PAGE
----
Lai Mohammed that is out there shouting didn’t have anybody. So we came and took over the party and we were in two factions, but we overwhelmed them. From the first meeting, I just knew the direction we were going. They called us for a meeting in Abuja and after the meeting, they set up a committee for Kwara. Oshiomhole was there, a working committee member, the deputy chairman of north and south were both there. They announced that the chairman for the committee for Kwara would be Niyi Adebayo. The deputy chairman south. It looked odd because Kwara was considered part of the North. When you give me Adebayo then there is a southern game being played. We understood that and then we now saw Lai being the minister, the highest person in political office, he too taking charge.
For example, a few months ago we had some peace meeting with Lai Mohammed at the Governor of Niger State House. It was the first time Lai Mohammed would meet the Speaker of the Kwara State House of Assembly. Is that the kind of person who is making noise about politics and governance in Kwara and you want me to waste my time responding? The Speaker was with me when I was running in 2011 for CPC, so you can see it’s deliberate. Lai Mohammed knows only one member of the Kwara State House of Assembly. How did these state legislators emerge? They say we don’t have people. All the members apart from one is with us. All our National Assembly members apart from one is with us.
I allowed him, Popoola. He did not contest for the state assembly. He contested for the House of Reps. But after the primaries, the Senator, the person that won the Senate and the House of Reps were from the same town; Offa. It won’t work. We asked the community to decide. Obviously they will take the Senate. So, what do we do with the guy that won in the House of Representatives? We had to send him to the State House of Assembly, which he did not contest. He did not buy a form from the assembly. Those are the only two people, but they will say we don’t have people. They’re noisy in the media, not on ground.
Lai cannot win an election in his ward. They’re good with social media noise. That’s all they do. But nobody’s asking how each member of the state assembly emerged. How did they manipulate their way to win their seats? There was no godfather, putting people in place, everybody struggled to emerge. We would network and work with each other. No godfather. Everybody struggled in their own way. Yes, I gave money, and they also sourced money for themselves.
So everybody struggled to win this thing. But some people will sit down and say that it is their party. It is this or that, that I don’t have anybody. If I don’t have anybody, I have all the legislators with me. Is that not something? Let them tell me, they have people. How many legislators do they have both in the state and National Assembly on their side? It’s just a whole lot of media hype. Lai came a few months ago to make noise that he sponsored the campaign, did this and that.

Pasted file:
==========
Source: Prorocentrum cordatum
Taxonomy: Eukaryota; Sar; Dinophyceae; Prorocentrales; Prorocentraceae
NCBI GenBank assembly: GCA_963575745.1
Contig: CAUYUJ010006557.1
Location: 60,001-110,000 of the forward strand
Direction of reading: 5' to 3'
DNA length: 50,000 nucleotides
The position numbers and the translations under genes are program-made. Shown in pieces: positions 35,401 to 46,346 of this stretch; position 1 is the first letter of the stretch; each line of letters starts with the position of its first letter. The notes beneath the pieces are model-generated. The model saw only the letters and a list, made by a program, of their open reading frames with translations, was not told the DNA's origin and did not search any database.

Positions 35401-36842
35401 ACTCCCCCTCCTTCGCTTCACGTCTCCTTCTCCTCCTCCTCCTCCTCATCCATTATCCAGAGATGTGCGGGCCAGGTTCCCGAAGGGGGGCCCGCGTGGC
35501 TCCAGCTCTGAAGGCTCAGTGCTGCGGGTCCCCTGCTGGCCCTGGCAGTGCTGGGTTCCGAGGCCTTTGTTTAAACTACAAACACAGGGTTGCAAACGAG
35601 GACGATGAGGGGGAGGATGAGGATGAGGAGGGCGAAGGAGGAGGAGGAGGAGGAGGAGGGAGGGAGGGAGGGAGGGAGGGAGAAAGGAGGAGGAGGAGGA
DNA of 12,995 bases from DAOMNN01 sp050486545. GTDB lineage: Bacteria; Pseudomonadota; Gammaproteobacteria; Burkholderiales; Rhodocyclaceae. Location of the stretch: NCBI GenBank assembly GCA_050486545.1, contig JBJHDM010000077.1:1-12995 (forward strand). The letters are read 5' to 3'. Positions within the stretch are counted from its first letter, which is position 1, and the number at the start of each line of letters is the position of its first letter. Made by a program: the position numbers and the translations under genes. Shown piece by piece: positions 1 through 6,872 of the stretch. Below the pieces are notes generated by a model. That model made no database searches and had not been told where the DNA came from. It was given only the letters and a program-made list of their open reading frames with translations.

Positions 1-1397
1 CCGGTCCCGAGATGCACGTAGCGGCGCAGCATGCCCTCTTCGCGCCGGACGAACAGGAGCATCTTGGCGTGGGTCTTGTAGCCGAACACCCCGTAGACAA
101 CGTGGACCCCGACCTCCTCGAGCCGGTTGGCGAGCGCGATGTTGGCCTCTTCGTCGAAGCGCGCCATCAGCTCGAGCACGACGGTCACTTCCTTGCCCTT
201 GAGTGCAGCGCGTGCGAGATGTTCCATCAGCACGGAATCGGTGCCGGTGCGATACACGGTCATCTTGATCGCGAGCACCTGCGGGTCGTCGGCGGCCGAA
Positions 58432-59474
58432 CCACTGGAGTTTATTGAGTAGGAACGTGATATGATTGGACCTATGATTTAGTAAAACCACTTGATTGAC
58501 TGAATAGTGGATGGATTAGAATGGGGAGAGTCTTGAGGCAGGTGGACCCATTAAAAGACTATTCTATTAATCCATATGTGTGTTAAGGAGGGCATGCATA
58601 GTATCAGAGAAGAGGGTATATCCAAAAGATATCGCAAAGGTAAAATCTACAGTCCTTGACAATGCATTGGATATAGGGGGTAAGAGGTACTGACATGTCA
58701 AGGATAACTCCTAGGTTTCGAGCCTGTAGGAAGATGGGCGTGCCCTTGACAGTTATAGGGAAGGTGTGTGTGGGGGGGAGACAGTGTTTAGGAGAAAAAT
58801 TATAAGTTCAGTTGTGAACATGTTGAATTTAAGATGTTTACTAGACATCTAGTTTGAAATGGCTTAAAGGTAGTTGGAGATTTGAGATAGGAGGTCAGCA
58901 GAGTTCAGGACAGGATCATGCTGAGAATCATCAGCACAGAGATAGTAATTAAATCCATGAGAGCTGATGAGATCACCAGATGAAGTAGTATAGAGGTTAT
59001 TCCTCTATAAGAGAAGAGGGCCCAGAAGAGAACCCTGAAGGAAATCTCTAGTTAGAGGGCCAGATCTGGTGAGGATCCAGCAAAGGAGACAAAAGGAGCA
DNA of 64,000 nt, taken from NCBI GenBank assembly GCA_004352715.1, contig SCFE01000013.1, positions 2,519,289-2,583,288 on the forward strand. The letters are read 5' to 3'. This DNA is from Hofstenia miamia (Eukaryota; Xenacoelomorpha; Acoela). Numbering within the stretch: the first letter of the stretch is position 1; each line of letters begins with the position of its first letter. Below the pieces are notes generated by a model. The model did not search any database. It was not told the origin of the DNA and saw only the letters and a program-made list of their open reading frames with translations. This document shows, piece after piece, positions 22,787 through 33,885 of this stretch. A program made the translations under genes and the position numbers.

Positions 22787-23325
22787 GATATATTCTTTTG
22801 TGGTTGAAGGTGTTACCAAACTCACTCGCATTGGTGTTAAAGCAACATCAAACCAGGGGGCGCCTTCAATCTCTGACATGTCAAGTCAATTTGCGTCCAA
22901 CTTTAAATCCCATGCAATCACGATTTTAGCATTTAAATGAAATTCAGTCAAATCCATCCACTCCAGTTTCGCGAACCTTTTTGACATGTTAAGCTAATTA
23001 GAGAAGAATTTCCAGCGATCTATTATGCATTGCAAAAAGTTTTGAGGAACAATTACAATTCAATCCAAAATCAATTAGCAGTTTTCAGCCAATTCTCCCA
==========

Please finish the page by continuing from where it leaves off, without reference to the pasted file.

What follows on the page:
He made a lot of noise and pushed it to NTA. When the House of Reps member from Omu Aran died, there was a by-election, six months before the general election. We needed to fill the candidate. The person who won the primaries then Ajulo is still the House of Representatives member. He was trying to raise money. He got money from governors, they gave him N100 million. Lai now said the money must come to him. The boy came to me and I told him, you have to do the right thing. Are you doing the election for yourself or for Lai? Lai put pressure and collected N32 million from the boy and took off to Lagos.
Yes, from the day I refused to hand over money to them, the APC leaders in Kwara boycotted my campaign. They did not take part in my campaign. They were sitting at home watching DStv, till we finished the Presidential election and the governorship election was postponed by one week. A few days to the election, I started seeing them showing up. Before the election what were they saying? That they will decide after the presidential. They never thought we would win. So they thought that being the minister, Lai is the leader of the party in Kwara. And when they are sharing posts that he will be the one to share it.
They totally dealt me a bad card. The party decided that where there is no governor, the candidate will be the President’s coordinator. They didn’t allow me to operate. They frustrated me. Even when the President was coming, I set up a committee for the president’s campaign, they set up their own committee. I know where I’m going so I disbanded my committee and let them do it. Even when the president arrived they put me at the back of a Coaster bus. It was when we got to the Emir’s Palace because it was from the airport to the Emir’s Palace then to the campaign venue, that the president’s ADC tapped my back and said are you not the candidate? I said ‘yes.’ He said I should be riding with the President.